Gabriel Cristóver Pérez / KUT

Standing a few yards from first base in an East Austin ballpark, City Council Member Ora Houston recounted her earliest memories of the diamond.

Martin do Nascimento / KUT

Drunken driving. Property theft. Possession of a controlled substance.

These are some of the crimes for which the Travis County Sheriff’s Office did not honor requests from Immigration and Customs Enforcement to detain suspected undocumented immigrants past their sentences or dispositions.

Gabriel Cristóver Pérez / KUT

At the start of the Texas legislative session, you might have characterized the number of bills reversing City of Austin regulations as an onslaught. There were bills to undo the city’s "ban the box" rule, its plastic bag ban, the city’s ride-hailing regulations.

Jorge Sanhueza-Lyon / KUT

Jake Wegmann, a professor of housing and real estate at the University of Texas, stood on the sidewalk in Mueller, a large mixed-use development on the site of Austin’s old airport. He pointed across the street to a string of attached, two-story homes.

Miguel Gutierrez Jr. / KUT

Ride-hailing companies Uber and Lyft have announced they will be returning to Austin on Memorial Day, most likely under a new state law. House Bill 100, which the governor is expected to sign, preempts local ride-hailing regulations, putting the state in charge of overseeing these companies.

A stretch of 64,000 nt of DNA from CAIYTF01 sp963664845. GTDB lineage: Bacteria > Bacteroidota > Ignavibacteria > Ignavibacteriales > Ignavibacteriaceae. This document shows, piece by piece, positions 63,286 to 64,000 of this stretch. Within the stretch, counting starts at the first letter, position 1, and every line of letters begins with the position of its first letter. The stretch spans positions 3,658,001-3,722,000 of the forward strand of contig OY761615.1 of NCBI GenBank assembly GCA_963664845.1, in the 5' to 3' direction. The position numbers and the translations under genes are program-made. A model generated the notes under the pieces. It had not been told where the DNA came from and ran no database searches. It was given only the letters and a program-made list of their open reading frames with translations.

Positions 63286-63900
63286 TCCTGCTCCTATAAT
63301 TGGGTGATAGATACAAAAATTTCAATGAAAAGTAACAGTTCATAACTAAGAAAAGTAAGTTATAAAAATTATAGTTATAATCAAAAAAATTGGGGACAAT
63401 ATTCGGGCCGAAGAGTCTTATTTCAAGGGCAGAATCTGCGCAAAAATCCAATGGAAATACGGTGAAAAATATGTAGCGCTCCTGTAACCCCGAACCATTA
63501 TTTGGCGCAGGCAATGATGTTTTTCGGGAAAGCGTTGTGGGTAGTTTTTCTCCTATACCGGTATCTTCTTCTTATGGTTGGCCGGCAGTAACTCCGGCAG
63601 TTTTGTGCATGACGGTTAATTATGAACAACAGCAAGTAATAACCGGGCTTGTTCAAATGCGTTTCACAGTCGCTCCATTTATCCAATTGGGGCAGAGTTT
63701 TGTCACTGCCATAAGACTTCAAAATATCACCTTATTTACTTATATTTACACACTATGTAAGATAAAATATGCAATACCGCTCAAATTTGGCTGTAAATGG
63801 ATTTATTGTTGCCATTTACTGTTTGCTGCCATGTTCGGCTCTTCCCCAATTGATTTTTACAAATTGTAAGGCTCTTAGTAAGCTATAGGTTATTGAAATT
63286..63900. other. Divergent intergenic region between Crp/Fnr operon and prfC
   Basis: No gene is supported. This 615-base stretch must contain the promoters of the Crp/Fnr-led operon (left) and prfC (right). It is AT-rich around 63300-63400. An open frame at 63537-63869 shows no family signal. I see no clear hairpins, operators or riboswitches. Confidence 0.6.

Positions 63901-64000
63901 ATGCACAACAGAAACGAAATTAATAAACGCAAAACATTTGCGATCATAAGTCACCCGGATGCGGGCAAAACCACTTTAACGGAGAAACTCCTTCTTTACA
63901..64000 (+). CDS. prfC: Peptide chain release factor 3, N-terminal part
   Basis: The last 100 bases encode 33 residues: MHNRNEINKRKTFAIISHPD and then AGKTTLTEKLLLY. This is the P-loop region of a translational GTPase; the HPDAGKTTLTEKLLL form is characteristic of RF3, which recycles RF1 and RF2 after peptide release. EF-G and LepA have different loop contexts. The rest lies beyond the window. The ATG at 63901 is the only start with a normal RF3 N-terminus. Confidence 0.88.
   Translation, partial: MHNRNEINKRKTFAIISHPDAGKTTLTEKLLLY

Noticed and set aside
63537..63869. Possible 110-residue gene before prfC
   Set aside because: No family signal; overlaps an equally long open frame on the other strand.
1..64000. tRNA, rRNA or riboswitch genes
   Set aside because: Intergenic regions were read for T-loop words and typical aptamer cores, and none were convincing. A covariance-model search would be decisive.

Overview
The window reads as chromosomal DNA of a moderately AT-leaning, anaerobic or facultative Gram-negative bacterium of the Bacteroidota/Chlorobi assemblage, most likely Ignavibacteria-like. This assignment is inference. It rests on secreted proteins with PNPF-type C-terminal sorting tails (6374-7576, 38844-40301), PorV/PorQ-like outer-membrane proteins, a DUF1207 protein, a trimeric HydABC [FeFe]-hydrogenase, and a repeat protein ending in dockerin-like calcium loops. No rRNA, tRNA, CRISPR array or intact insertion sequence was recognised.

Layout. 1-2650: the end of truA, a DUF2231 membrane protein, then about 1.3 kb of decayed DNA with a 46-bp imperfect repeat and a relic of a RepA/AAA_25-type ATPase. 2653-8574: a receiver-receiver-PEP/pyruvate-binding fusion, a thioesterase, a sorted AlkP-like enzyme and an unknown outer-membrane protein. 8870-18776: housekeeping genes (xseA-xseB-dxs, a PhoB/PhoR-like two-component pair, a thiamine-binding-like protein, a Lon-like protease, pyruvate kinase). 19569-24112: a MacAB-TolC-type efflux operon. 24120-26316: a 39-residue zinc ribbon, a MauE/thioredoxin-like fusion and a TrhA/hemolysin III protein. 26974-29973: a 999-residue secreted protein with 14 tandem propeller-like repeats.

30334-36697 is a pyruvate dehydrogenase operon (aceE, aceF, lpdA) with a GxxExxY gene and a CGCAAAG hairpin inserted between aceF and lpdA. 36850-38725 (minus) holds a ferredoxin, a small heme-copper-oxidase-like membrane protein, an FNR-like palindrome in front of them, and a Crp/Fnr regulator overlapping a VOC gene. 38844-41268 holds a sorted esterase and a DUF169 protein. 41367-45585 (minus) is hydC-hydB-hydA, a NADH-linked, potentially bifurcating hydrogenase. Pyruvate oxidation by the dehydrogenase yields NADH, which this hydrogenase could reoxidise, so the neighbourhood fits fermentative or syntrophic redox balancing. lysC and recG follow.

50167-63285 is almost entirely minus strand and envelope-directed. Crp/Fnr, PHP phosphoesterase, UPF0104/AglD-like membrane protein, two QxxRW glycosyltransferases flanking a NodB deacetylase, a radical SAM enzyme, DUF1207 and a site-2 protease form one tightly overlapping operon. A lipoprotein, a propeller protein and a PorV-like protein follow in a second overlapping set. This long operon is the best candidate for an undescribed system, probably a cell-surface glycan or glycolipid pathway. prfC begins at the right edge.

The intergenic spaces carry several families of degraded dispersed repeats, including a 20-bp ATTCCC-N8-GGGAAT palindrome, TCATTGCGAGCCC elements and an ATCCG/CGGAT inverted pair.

Gabriel Cristóver Pérez / KUT

Annette Naish used to work for FEMA, traveling across the U.S. responding to natural disasters.

“I found out that in this country there are some of the most wonderful people in the history of the Western world,” she said.

Gabriel Cristóver Pérez / KUT

After painting over an East Austin artist's mural, owners of a 12th Street property are offering the artist an opportunity to paint a replacement.

Jorge Sanhueza-Lyon / KUT

Aubrey McIntosh sauntered out of an office on East Seventh Street, a new pink moustache in hand.

“I would hate to not be able to drive,” said McIntosh, a retired chemistry professor who had just reactivated his Lyft driver account at the company’s local office.